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June 17th, 2013

University education and the crisis of leadership in Malawi

2 comments | 6 shares

Estimated reading time: 5 minutes

Blog Editor

June 17th, 2013

University education and the crisis of leadership in Malawi

2 comments | 6 shares

Estimated reading time: 5 minutes

Steve Sharra asks whether the time is right for a complete overhaul of African universities.

Upon attaining independence, African countries’ expectations were that universities would be the primary institutions to produce leaders who would propel their countries to prosperity. According to Ghanaian scholar Professor Akilagpa Sawyerr, Africans expected their universities to build capacity “to develop and manage their resources, alleviate the poverty of the majority of their people, and close the gap between them and the developed world.” African countries hoped that universities would achieve these goals by providing a “home-grown leadership in areas in need of rapid material and social development.” The way to think of these goals was through what Sawyerr calls a “developmental university”, an institution of higher learning that was expected to contribute to a country’s development.

African universities suffered from World Bank anti-tertiary education policies in the 1980s
African universities suffered from World Bank anti-tertiary education policies in the 1980s

Five decades since independence, what have African universities contributed to the leadership of their respective countries? In this article, we will turn this gaze onto the Malawian leadership landscape and assess the extent to which our universities have produced, or failed to, the kind of leadership Malawians have always desired. Regardless of the fact that none of the four presidents Malawi has had thus far has been a product of a Malawian university, graduates from our institutions of higher learning are in various leadership positions in the public and private sectors. We discuss why the universities have fallen short of expectations, and what solutions are being suggested by some of Africa’s most prominent intellectuals.

As far as educating a new generation of Africans, Sawyerr argues that African universities have succeeded in fulfilling some of these expectations. He says had it not been for these universities, it is hard to imagine where African countries would have been today. But while African universities have made remarkable contributions to the addressing of African problems, these institutions have also failed their respective countries, particularly in the area of leadership both in the public sector as well as in the private sector. The causes of the failures are to be found in the political economy of dominant global ideology, within the institutions themselves, and in the political leadership of African countries.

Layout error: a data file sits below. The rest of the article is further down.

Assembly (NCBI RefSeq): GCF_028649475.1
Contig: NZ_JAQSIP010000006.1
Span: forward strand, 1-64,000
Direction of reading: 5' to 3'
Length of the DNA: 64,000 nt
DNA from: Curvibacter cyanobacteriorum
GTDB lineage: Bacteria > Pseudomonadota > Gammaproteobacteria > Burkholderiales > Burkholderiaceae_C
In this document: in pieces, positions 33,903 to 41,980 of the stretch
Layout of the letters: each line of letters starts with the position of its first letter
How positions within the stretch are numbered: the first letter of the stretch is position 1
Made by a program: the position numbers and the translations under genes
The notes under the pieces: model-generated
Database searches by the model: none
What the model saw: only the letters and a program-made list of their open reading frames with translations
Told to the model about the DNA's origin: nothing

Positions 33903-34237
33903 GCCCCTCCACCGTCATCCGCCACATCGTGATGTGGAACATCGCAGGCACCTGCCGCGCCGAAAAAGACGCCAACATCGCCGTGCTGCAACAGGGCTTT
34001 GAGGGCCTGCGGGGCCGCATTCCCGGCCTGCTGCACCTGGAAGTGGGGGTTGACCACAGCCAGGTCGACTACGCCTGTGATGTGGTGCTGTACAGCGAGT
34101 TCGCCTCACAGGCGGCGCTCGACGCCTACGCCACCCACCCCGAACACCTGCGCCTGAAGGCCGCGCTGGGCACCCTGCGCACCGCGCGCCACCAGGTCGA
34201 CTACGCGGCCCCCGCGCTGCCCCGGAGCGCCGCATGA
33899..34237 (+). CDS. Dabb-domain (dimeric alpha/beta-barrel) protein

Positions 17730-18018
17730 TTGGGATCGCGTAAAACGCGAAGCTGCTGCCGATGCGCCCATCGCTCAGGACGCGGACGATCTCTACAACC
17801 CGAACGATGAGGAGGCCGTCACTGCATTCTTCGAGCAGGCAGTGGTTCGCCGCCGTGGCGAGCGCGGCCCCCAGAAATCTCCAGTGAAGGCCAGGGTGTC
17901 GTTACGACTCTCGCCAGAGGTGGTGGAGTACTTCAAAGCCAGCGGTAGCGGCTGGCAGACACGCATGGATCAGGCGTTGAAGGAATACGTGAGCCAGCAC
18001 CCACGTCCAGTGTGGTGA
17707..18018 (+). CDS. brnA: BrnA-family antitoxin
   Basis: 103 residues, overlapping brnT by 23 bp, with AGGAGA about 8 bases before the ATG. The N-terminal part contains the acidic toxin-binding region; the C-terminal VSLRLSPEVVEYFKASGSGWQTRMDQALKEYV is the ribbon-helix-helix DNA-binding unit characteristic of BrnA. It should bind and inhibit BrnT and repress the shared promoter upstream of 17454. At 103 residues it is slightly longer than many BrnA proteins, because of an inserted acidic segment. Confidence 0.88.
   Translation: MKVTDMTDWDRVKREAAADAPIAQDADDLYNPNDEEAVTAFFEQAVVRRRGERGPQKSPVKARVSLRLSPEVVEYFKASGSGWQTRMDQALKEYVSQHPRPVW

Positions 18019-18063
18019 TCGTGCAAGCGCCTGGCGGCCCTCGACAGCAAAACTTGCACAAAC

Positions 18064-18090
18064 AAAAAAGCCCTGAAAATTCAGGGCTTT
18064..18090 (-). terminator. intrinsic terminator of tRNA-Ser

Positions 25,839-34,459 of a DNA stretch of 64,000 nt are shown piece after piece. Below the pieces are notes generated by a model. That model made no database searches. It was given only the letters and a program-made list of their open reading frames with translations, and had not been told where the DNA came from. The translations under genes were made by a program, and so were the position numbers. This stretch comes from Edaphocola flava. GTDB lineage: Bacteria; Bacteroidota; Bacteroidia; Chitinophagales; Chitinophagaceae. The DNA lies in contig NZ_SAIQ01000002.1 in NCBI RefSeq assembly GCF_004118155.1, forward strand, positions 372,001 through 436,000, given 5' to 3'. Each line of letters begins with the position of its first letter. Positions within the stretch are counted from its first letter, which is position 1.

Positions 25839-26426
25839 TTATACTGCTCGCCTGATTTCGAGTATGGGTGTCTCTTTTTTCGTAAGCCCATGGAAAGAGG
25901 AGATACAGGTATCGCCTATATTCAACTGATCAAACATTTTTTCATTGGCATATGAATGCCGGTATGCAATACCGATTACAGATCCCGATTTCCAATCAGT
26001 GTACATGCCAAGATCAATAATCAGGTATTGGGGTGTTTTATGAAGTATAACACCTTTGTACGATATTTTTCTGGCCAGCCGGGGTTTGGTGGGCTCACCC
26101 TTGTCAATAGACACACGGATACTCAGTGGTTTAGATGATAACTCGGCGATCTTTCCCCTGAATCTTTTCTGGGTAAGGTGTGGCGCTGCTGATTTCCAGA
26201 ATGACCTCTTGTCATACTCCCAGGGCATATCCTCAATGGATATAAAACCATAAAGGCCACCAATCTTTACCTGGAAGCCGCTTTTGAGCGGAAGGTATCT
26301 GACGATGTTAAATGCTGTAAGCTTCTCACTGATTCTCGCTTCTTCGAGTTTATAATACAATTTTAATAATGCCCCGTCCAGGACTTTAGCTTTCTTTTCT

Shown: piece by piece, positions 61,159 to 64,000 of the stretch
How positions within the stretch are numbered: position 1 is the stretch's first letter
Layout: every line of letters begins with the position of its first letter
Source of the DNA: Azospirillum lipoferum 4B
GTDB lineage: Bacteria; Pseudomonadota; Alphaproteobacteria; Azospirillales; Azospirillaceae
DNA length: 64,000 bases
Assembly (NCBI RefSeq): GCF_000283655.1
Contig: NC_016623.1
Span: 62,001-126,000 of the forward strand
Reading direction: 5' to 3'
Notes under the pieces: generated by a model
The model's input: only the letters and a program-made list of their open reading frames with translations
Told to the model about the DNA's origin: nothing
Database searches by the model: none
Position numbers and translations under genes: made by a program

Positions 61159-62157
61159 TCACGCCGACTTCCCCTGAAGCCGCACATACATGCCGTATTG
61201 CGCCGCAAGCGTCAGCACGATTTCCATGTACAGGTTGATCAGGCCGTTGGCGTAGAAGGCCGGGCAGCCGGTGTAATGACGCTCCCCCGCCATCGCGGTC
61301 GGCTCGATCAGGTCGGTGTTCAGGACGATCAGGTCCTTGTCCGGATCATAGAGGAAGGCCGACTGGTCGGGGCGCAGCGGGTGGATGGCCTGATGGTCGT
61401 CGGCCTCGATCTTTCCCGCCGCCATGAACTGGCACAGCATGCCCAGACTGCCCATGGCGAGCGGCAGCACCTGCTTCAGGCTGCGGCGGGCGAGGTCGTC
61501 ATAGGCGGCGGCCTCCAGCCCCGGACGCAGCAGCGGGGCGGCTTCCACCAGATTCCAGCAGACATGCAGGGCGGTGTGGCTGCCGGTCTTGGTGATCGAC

Sawyerr has discussed the failures of the African university in the broader context of the global influence exercised by international financial institutions and their neoliberal prescriptions (“Challenges Facing African Universities: Selected Issues”, African Studies Review, Vol 47 No 1, 2004). He singles out the World Bank’s Structural Adjustment Programmes of the 1980s, which he calls the “lost decade,” for causing “enormous social costs, including the deindustrialization of national economies and the substantial loss of national control over economic and social policymaking.

Professor Thandika Mkandawire, a world-renowned Malawian development economist, has also written extensively on this very topic. He has argued that the anti-tertiary education policies that the World Bank adopted, and has since disavowed, robbed African countries of opportunities to educate a professional class of technocrats. The structural problems African economies experience today have their origins in that era of missed opportunities.

The death of Intellectualism in African universities

In a 2003 lecture given at the University of Nairobi, Professor Ali Mazrui decried the death of “intellectualism” in the African university. He argued that for a university to help develop its society, first the society has to help develop the university. He identified three crucial relationships that mediated the role of the university and its dealings with the wider world: political distance from the state, cultural closeness to the society, and intellectual links to wider scholarly and scientific values. He argued that it was possible for a university to be funded by the state and still maintain its political distance, as is the case in North America, Europe and elsewhere. He cited the example of Kenyan President Mwai Kibaki whom he said had surrendered his chancellorship of six public universities.

Mazrui said African universities were “colonial in origin and disproportionately European in traditions,” adding “African universities are the major instruments and vehicles of cultural westernization on the continent.” This was where the African university faced its most formidable challenge in its attempt to be of relevance to its society (“Towards Re-africanizing African Universities: Who Killed Intellectualism in the Post Colonial Era?” Lecture given at the University of Nairobi, published in Alternatives: Turkish Journal of International Relations, Vol 2 No 3&4, 2003).